Building an outdoor survival shelter will help you camp out over night and stay safe while in the woods. An outdoor shelter will help you survive the elements and nature while staying warm and safe inside your shelter.
Step 1: Step One: Finding a Place for Your Shelter
Finding somewhere to build your shelter is a very important step in making sure you are safe in survival situation. Always build your shelter on high or flat ground. Having your shelter on flat ground help by giving you an easy place to start. Starting from non-flat land may cause your shelter fall over easily. Keeping your shelter on a hill top or high ground helps by letting rain water travel down hill and not into your shelter, because keeping your shelter dry will help you survive and make sure your shelter will not be swept away or torn down by running water. If possible build you shelter near a body of running water like a creek or river so that you have a supply of clean water to help you survive. Make sure to always look above where you are placing you shelter as you do not want large rocks or branches falling down and crushing your shelter.
Step 2: Step Two: Materials for Building.
When finding materials for your shelter stay away form large or heavy rocks and heavy tree branches that may have fallen. Stick to medium sized branches and sticks when building. If possible use a fallen tree for the starting point of your shelter. Be careful of fallen trees still somewhat connected to there trunk as they may fall over easily. Heavy or large rocks and tree branches may help build a strong shelter but they may also destroy your shelter do to there weight. Using rocks may seem like a good material for building but are hard to stack and can easily be pushed over, ruining you shelter quickly.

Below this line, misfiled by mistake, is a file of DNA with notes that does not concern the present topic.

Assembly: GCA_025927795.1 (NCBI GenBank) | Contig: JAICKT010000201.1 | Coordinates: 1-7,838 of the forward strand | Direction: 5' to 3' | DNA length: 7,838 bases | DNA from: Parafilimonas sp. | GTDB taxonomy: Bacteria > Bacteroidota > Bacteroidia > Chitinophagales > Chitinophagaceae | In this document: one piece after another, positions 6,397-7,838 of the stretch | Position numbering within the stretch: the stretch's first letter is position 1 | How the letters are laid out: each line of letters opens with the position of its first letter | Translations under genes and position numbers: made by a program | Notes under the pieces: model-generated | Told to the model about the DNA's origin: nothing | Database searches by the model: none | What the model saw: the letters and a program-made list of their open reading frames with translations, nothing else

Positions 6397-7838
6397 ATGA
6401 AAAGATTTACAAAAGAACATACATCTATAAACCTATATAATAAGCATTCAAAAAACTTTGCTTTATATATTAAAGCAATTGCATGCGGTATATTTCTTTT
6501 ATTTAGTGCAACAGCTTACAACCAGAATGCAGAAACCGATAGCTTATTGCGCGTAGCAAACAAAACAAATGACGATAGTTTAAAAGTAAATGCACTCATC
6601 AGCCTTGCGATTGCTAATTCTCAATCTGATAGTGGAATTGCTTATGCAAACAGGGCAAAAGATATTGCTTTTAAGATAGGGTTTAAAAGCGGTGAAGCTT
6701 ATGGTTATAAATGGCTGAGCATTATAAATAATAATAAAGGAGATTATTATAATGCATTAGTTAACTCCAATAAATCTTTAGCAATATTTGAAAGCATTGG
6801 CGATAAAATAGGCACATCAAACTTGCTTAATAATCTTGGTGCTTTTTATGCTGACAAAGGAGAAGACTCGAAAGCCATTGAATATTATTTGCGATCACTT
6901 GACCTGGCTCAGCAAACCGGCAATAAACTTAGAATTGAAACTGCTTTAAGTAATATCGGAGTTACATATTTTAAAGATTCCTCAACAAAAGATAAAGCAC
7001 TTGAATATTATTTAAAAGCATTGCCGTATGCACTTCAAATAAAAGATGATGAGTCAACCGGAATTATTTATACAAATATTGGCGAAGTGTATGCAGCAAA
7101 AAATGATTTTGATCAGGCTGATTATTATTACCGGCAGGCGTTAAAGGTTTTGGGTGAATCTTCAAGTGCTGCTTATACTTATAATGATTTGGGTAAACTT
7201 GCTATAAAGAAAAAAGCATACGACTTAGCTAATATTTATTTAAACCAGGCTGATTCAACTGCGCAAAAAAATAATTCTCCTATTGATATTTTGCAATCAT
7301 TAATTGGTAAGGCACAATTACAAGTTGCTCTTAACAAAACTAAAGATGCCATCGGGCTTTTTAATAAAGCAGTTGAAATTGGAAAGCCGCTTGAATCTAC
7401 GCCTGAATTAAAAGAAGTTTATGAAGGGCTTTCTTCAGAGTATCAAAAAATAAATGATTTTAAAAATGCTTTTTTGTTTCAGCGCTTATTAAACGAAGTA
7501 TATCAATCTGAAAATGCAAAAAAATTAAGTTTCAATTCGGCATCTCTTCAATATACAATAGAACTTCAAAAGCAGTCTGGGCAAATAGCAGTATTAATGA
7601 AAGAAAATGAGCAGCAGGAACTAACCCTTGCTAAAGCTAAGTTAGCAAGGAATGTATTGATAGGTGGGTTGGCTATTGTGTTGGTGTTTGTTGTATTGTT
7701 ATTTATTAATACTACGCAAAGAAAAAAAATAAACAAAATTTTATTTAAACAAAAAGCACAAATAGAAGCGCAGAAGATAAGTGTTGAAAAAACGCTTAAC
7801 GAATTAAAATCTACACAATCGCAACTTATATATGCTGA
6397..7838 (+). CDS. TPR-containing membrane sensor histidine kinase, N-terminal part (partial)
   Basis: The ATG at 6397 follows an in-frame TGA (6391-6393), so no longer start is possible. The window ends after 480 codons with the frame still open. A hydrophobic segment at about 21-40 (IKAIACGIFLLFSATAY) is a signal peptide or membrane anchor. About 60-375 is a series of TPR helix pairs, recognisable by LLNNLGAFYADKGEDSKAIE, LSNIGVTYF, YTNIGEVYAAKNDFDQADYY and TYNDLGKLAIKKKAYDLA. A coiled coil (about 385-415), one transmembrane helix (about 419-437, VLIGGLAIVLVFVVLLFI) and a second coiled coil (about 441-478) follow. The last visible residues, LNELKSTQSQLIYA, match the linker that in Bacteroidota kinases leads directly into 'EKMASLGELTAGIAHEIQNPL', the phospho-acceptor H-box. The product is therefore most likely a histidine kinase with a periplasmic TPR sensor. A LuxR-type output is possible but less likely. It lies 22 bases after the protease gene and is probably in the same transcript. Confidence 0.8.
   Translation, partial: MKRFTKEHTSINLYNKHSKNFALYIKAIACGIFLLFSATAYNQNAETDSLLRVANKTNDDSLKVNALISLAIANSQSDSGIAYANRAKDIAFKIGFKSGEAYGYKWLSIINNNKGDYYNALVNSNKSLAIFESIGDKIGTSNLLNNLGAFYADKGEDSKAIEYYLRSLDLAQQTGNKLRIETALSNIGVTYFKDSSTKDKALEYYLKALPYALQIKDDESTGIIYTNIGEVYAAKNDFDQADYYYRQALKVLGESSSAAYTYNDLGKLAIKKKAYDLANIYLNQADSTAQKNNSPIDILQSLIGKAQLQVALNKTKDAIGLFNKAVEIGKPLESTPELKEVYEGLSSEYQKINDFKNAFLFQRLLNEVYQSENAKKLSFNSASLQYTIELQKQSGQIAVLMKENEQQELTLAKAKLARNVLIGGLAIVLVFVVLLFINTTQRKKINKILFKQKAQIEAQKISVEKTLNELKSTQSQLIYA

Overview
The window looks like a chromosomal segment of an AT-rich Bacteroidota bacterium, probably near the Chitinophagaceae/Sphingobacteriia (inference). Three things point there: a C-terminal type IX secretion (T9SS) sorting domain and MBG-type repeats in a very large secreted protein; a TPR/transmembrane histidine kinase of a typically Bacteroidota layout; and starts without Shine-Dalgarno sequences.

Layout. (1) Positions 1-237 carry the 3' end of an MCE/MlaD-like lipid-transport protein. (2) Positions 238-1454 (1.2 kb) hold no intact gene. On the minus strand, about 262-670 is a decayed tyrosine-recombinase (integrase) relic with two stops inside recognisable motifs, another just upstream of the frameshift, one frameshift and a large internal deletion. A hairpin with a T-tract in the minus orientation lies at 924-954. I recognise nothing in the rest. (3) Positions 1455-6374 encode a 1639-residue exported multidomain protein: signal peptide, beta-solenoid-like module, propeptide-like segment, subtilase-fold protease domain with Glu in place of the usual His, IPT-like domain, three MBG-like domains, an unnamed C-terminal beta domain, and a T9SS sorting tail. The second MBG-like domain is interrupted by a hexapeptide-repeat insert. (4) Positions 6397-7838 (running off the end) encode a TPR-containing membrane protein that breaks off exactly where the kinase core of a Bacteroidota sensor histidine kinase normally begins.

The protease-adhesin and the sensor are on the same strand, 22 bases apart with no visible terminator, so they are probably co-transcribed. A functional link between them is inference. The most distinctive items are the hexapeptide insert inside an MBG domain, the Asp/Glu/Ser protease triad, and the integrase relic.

Step 3: Step Three: Building Your Shelter
There are many different designs for shelter when building, but many of them are situational. If using a dead tree leaning against its self or another tree stack branches on each side of the tree, leaving enough room for you to enter by the trunk of the tree. When a dead tree is not available a Tee-Pee formation will always do. To make a Tee-Pee Shelter stand your branches upright and lean them on each other as they make a triangle with the ground, continue to do this until there is only a small opening at one side so you may enter and exit.
Step 4: Step Four: the Finishing Touches.
Once your shelter is build you will want to cover the outer walls with bark, dead leaves and other nonpoisonous plants to help keep rain out as well as to help your shelter blend into the environment. If wanted you could also place dead leaves and other plants on the floor of your shelter to keep you off the ground and to keep you warm at night.